A Coronavirus Birthday

By now about a third of the population will have had a birthday under lockdown and it was my turn at the weekend. I wondered how it would go and in the event, it went very well with flowers and food and plenty of chat. In fact, there was a simultaneous rendition of Happy Birthday from London and Toronto which was almost in unison!

birthday 2020

On top of everything else, what should thump through the letterbox but the latest edition of the Highlander magazine, containing not one but two of my articles, along with articles by a couple of my writer friends, Rosemary Gemmell and Anne-Mary Paterson.

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My articles were on two local subjects, Cockenzie House and Tantallon Castle, both of which we had visited before lockdown.

cockenzie p1  Tantallon

Also in the mail was a cheque for another of my articles on the history of knitting in Scotland which will appear in a later issue. This was a fascinating topic to research, initially triggered by Rosie Thorpe, an archivist with Historic Environment Scotland,who, on taking up knitting during lockdown, decided to see what her archives held on the subject. My own searches uncovered a murder and two hangings associated with knitting – who knew it was such a bloodthirsty subject!

I’ve also had a blog tour for Festival Fireworks which I just may have mentioned previously! I’d never had one before so it was quite a learning curve for me but very enjoyable. Thanks to Kelly Lacey for organising it all.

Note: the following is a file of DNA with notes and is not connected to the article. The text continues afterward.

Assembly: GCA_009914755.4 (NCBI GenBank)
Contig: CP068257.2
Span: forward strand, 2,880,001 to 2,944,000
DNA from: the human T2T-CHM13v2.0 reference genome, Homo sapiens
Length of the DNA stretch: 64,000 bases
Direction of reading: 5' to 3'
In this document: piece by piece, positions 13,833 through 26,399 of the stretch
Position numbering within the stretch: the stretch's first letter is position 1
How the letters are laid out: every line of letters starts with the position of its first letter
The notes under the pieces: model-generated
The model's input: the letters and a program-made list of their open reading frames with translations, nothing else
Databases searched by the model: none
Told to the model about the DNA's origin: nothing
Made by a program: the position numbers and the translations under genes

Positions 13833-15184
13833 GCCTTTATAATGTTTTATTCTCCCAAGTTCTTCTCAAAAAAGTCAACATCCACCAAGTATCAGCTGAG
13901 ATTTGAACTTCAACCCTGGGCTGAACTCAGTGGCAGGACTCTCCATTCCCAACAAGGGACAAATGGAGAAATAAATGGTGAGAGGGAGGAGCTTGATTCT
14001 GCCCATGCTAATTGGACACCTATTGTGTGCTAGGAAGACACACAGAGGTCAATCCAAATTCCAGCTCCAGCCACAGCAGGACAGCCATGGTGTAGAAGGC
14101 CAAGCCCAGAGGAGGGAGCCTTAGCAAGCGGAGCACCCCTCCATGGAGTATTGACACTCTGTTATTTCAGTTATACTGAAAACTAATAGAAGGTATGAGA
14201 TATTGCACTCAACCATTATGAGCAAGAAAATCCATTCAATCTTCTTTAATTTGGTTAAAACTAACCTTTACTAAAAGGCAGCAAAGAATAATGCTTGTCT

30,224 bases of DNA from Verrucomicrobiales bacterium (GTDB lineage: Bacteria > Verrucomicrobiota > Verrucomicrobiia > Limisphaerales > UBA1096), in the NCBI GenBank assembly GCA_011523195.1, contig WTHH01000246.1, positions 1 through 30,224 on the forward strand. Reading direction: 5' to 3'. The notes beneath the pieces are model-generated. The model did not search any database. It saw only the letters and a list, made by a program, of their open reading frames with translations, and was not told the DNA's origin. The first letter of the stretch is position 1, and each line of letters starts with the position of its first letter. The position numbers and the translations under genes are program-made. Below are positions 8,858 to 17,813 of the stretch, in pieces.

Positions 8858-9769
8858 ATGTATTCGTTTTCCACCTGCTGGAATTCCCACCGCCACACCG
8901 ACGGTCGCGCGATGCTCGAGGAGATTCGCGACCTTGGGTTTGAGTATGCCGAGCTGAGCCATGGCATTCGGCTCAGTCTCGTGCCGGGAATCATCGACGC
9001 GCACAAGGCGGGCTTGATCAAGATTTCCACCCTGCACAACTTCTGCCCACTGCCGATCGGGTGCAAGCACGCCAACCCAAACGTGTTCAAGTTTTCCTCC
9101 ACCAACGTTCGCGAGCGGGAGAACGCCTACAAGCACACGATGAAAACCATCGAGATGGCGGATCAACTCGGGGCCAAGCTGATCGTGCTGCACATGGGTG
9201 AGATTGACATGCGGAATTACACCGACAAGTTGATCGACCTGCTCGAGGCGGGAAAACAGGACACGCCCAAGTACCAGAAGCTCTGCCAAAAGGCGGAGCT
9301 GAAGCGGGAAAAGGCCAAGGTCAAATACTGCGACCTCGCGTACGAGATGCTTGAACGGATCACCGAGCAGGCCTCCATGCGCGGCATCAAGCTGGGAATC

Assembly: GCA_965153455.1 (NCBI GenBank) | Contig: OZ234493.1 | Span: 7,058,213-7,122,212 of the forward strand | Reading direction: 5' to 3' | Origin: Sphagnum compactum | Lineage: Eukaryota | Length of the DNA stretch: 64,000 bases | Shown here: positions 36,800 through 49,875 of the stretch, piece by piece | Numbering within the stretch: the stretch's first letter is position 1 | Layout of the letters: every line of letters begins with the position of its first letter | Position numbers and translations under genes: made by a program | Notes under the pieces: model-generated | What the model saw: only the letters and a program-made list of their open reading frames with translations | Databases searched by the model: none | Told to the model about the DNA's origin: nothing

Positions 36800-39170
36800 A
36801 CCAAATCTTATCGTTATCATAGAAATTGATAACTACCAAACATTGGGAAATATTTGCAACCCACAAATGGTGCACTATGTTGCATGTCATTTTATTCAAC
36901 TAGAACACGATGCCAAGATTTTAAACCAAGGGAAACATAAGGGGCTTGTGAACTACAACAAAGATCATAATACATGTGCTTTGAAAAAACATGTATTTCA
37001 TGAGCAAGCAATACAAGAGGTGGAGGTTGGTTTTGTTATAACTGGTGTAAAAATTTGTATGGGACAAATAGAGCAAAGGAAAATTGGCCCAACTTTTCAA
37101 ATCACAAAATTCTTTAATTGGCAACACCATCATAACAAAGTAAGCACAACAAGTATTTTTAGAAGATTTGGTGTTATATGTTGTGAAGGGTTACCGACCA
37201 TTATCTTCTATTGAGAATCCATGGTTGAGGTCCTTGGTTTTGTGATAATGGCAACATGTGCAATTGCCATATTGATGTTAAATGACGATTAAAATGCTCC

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First Review of My Blog Tour

Festival Fireworks is off to a great start with this review from Bookbustle!

 

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Festival Fireworks by Ann Burnett @lovebookstours . . Blurb: Aussie Jill arrives in Edinburgh at Festival time, at the start of a gap year. Unfortunately, her boss at the temporary job she's taken turns out to be her grumpy neighbour, Andrew, aka Mr Bossy. As the Festival fireworks explode over the city every night, they start to fall in love. Then Jill has to return suddenly to Australia. Can their budding romance survive or will the fireworks fizzle and die? . . My Review: Festival Fireworks is a super cute novel, following Jill and Aussie visiting Edinburgh, and Andrew, a well connected socialite. Jill is staying at her Aunt's flat and has a chance encounter with Andrew who lives across the hall. Through a series of interesting circumstances, Jill and Andrew end up working together planning events and the annual Festival. This is a feel good romance novel that will warm your heart and leave you with a fuzzy feeling! The characters are well written and the setting of Edinburgh is perfect for this romance! Fans of romantic comedies and clean romance novels will thoroughly enjoy this novel! The plot was well written, with plenty of frustration and pining on the parts of Jill and Andrew. Lots of conflict, but it's well written into the plot and drives the story forward in a believable way. Overall, this is a well written romance by a skilled author! I enjoyed the characters, their backstories and motivations, and the beautiful setting of Edinburgh. I've always wanted to travel there and it made a wonderful backdrop for this story! Thank you to Ann Burnett for writing this book and to Love Books Tours for having me on this tour! . . #booktour #lovebookstours #festivalfireworks #cleanromance #contemporaryromance #bookreview #bookbustle #bookblog #booksofig #bookstragram #ereader #bookish #cuteromance #edinburgh #highlands

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A Wee Something to Wet Your Thrapple*

* to wet your thrapple – to have a taste of something

An extract from Festival Fireworks before the blog tour which starts next week:

Andrew turned to her and took hold of her hands.